Frequently Asked Questions
What is Arthrogryposis Multiplex Congenita (commonly called AMC)?
Arthrogryposis Multiplex Congenita is a condition that causes many joints to be stiff and crooked at birth. A newborn with Arthrogryposis lacks the normal range of motion in one or more joints. A joint that lacks normal range of motion is called a joint contracture. These joint contractures develop before birth (prenatally) and are evident at birth (congenitally). Arthro means joint, Gryposis means crooked, multiplex means multiple and congenita means existing at birth or present at birth. Arthrogryposis Multiplex Congenita is an umbrella and descriptive diagnosis. This means Arthrogryposis can be caused by an underlying condition or syndrome. This underlying condition is usually the type of Arthrogryposis.
Which joints are affected by AMC?.
Joints that can be affected by AMC include the hands, feet, hips, knees, elbows, shoulders, wrists, fingers, toes, the jaw and the spine. Any and all joints can be affected but it is possible for some joints to be unaffected. No two people are affected exactly the same way.
How does AMC affect the joints?
The range of motion in the joints of the arms and legs is usually limited or fixed. This lack of joint mobility is often accompanied by overgrowth (proliferation) of tissue. This is called Fibrous Ankylosis.
How does AMC develop?
At about the 5th to 6th week of pregnancy, the baby (called an embryo at this point) begins to develop joints. The joint spaces develop by 7 weeks, and the limbs can be seen moving by 8 weeks of pregnancy. This motion of joints is clearly important, as it allows the joints and structures around the joints (skin and ligaments, for example) to develop. If the joints do not move for any reason when the baby is a fetus (after 8 weeks of pregnancy) the baby will be born with joint contractures. The lack of joint motion when the baby is a fetus is known a fetal akinesia.
What causes limitation of joint motion before birth?
Fetal Akinesia (lack of joint motion during prenatal development) can be caused by many things such as problems with the muscles, problems with the nerves going to the muscles, a problem with the signals coming from the spinal cord or a problem with the brain.
The most common type of Arthrogryposis is called Amyoplasia. Amyoplasia is thought to be caused by a single unexplained event that interrupts normal development of muscle. If the muscle doesn’t develop normally the joint cannot move and develop thus leading to fetal akinesia and Arthrogryposis present at birth. This unexplained event is not caused by anything the pregnant mother does or does not do.
Are there different types of AMC?
AMC is a sign of many specific conditions and syndromes. This means that AMC is caused by or can co-exist with other congenital problems that are part of an underlying diagnosis. This underlying diagnosis (a condition or a syndrome) is the type of AMC. There are approximately 400 types of AMC or 400 conditions and syndromes that have congenital joint contractures (Arthrogryposis) as part of it. There are four basic groups that babies born with AMC can be divided into: Those with only limbs affected, those with limbs and trunk involvement, those with limb, head/face and organ involvement, and those with limb involvement and severe central nervous dysfunction.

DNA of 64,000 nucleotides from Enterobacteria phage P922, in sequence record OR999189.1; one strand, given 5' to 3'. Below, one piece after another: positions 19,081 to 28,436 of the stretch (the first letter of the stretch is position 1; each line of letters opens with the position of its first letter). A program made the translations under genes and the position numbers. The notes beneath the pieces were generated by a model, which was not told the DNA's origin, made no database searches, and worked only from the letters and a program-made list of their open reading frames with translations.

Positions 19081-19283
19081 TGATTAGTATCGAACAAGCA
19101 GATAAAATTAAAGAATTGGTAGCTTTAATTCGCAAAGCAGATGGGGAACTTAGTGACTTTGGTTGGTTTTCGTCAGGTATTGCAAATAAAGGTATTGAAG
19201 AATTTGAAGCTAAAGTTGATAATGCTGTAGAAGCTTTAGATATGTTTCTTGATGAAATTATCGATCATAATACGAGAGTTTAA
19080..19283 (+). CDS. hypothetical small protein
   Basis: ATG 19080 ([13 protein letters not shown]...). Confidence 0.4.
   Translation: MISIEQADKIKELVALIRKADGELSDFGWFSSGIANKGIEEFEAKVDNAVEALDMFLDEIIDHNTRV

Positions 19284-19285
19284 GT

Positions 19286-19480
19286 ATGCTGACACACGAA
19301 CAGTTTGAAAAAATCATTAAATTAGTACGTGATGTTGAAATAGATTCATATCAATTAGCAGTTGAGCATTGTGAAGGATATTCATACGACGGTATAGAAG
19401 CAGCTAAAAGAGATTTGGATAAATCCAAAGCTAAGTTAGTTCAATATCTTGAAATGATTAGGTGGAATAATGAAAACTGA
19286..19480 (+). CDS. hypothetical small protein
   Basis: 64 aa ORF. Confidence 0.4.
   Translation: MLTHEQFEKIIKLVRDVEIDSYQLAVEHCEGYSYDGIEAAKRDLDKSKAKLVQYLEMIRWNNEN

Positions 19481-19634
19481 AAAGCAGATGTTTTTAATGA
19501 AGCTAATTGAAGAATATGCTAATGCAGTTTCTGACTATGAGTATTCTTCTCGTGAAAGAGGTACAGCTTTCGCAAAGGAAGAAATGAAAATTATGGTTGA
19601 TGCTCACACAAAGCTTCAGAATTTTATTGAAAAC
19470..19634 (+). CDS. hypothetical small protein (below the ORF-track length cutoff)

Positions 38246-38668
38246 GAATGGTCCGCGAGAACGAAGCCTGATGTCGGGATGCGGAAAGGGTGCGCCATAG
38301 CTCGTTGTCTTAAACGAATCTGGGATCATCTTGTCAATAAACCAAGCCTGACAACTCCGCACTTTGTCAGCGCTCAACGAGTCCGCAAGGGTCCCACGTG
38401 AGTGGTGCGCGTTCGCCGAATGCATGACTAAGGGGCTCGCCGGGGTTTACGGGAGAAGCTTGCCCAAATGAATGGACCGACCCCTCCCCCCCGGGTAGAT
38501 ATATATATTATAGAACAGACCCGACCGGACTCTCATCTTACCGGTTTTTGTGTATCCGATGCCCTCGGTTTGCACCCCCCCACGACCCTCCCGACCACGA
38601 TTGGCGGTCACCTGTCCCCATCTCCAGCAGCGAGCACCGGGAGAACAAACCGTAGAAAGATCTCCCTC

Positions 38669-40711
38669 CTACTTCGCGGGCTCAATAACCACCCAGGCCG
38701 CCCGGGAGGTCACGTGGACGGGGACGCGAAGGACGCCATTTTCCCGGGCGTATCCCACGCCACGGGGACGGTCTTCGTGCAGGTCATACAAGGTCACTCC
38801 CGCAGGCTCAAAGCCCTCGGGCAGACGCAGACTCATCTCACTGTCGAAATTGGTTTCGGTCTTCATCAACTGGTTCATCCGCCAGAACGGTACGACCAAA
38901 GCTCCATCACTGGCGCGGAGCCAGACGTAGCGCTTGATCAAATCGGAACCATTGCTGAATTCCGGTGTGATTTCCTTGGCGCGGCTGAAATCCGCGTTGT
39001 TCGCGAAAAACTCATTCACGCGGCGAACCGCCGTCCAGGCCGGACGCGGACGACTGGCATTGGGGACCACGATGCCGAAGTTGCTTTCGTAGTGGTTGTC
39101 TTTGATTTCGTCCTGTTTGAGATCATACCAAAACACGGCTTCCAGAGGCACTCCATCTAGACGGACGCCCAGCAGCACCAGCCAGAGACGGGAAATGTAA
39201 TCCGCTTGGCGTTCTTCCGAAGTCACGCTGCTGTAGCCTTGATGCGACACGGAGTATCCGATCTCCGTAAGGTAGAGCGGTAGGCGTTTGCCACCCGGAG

What is a Geneticist?
A Geneticist is usually the doctor who determines the type of AMC. A geneticist is a doctor who has special training in genetics. Geneticists are specially trained to look at all aspects of the body and understand what is considered typical. Things they may look at are ear shape, closeness of the eyes, and the length of the limbs. They will also closely examine the joint contractures. By knowing what is typical in a newborn they can easily see the little abnormalities present in a child born with issues as well as the most apparent issues. These little issues may help determine the type of AMC.
Proper diagnosis of the type of AMC is important because if there are more serious underlying issues this may affect long-term prognosis and treatment.
A genetic counselor may also work with a geneticist. A genetic counselor is a health care professional that holds a masters degree and is trained to help families understand genetic conditions.
It is recommended that you seek out a geneticist who has an interest in Arthrogryposis.
How is the type of AMC determined?
The type of AMC is usually determined by how the contractures present at birth, what joints are affected at birth, if there are issues with other body areas and systems such as the head/ face and the organs.
Other than a physical examination there are several non-invasive and invasive tests that can be done (but are not always necessary) to help determine the type of AMC. These tests can include: An MRI of the brain and the spine to determine if these organs are affected. A muscle Biopsy can be done to look at the fibers of the muscles to determine if they are normal or abnormal. And blood can be taken to look at the chromosomes to determine if there is a problem with them.